Financing Quality Education for All

The Funding Methods of Compulsory and Special Needs Education

Kristof De Witte, Vitezslav Titl, Oliver Holz, and Mike Smet

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Funding, efficiency, and equity in education
In OECD countries the average expenditure on primary and secondary education institutions is about 3.5% of GDP. The investment in education has large implications for economic development and the proper functioning of democratic institutions, as well as overall well-being. However, clear consensus and guidance on which system leads to the best educational outcomes is lacking. This volume describes the resource allocation for compulsory and special needs education for a selection of well-performing countries and regions on PISA tests. By studying the funding systems in well-performing countries and regions the authors identify the elements in the respective funding systems that are associated with best outcomes and have the ideal characteristics to pursue particular goals of education systems such as equity and efficiency. The funding methods of primary and secondary education as well as special needs education are covered.

Ebook available in Open Access.
This publication is GPRC-labeled (Guaranteed Peer-Reviewed Content).

List of Figures

List of Tables 

Chapter 1. Introduction 

Chapter 2. The choice of countries and regions
2.1 British Columbia
2.2 Estonia
2.3 Finland
2.4 Flanders
2.5 Massachusetts

Chapter 3. Overview of education systems
3.1 British Columbia
 Expenditure on education
 Approach to special needs students and language minorities
 The autonomy and providers of education
3.2 Estonia
 Expenditure on education
 Approach to special needs students and language minorities
 The autonomy and providers of education
3.3 Finland
 Expenditure on education
 Approach to special needs students and language minorities
 The autonomy and providers of education
3.4 Flanders
 Expenditure on education
 Approach to special needs students and language minorities
 Autonomy and providers of education 
3.5 Massachusetts
 Expenditure on education
 Approach to special needs students and language minorities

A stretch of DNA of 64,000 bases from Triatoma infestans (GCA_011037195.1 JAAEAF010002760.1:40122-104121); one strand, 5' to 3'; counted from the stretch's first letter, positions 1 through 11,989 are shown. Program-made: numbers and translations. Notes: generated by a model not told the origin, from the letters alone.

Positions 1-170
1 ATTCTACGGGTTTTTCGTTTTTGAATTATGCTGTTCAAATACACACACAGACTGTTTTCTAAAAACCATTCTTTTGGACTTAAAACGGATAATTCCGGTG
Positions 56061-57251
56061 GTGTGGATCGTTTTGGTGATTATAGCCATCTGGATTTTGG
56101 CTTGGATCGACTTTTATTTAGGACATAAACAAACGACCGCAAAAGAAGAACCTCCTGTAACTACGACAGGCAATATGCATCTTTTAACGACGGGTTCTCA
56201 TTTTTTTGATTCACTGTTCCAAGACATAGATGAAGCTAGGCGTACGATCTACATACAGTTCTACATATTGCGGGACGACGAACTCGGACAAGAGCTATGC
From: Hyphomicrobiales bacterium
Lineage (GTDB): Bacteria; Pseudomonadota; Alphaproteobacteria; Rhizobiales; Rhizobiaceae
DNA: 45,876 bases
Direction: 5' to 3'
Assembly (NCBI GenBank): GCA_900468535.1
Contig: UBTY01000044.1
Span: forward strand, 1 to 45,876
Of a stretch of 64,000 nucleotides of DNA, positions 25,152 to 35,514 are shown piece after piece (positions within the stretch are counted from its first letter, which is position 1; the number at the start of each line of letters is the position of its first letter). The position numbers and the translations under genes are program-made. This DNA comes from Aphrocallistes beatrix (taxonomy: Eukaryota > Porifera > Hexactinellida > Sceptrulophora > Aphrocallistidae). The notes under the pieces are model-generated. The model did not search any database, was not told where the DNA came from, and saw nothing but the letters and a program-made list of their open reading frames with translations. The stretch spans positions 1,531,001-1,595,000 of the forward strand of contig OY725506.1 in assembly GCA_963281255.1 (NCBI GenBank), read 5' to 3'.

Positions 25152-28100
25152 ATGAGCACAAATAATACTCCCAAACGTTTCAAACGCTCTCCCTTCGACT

Autonomy and providers of education 

Chapter 4. Funding formulas
4.1 British Columbia
 Primary schools 
An example a primary school budget in the district of Mission
 Secondary schools 
An example of a secondary school budget in the district of Mission 
 Support for special needs students
A case study on special needs funding in the district of Mission
 A case-study of the funding formula in the district of Mission
 Summary of the education funding system in British Columbia and the district of Mission
4.2 Estonia
 Primary schools 
An example of a primary school budget in Estonia 
 Secondary schools
An example of a secondary school budget in Estonia 
 Special needs schools 
An example of a an additional funding calculation for special needs students in Estonia 
 Summary of the Estonian education funding system
4.3 Finland
 Primary schools 
An example of a primary school in a municipality in Finland 
 Secondary schools 
An example of a secondary school in a municipality in Finland 
 Special needs schools
 The case of the municipality of Hanko 
An example of a school in a municipality in Finland 
 Summary of the Finnish education funding system
4.4 Flanders
 Primary schools 
An example of a primary school board budget in Flanders 
 Secondary schools 
An example of a secondary school board budget in Flanders 
 Special needs education 
An example of the budget of a school with special needs students in Flanders 
 Summary of the Flemish education funding system
4.5 Massachusetts
 The mechanism behind the formula
 The calculation of allocations 
An example of a primary school district budget in Massachusetts 
 Required local contribution calculation
 Filling the gap with Chapter 70 education aid 
An example of a secondary school district budget in Mas­sachusetts 
 Effective funding per student
 Funding outside the main formula
 Summary of the education funding in Massachusetts 

Chapter 5. Conclusions 
Summary of the funding formulas in the selected regions and countries
Discussion 

Appendix 

List of primary sources 
British Columbia
Estonia
Finland
Flanders
Massachusetts 

References 


Format: Monograph - free ebook - ePUB

164 pages

ISBN: 9789461663016

Publication: September 11, 2019

Languages: English

Download:: https://muse.jhu.edu/book/67901

Kristof De Witte is professor at the Faculty of Economics and Business at KU Leuven and holds the chair in Effectiveness and Efficiency of Educational Innovations at United Nations University (UNU-MERIT) at Maastricht University.
Mike Smet is assistant professor of Research Methods at the Faculty of Economics and Business at KU Leuven. He is affiliated with the research group Leuven Economics of Education Research.
Oliver Holz is assistant professor at KU Leuven, where he works in the teacher training programme. He is affiliated with the research group Leuven Economics of Education Research.
Vitezslav Titl is doctoral researcher in political economy at KU Leuven. Prior to his doctoral studies, he finished traineeships at the European Parliament and the German Development Institute.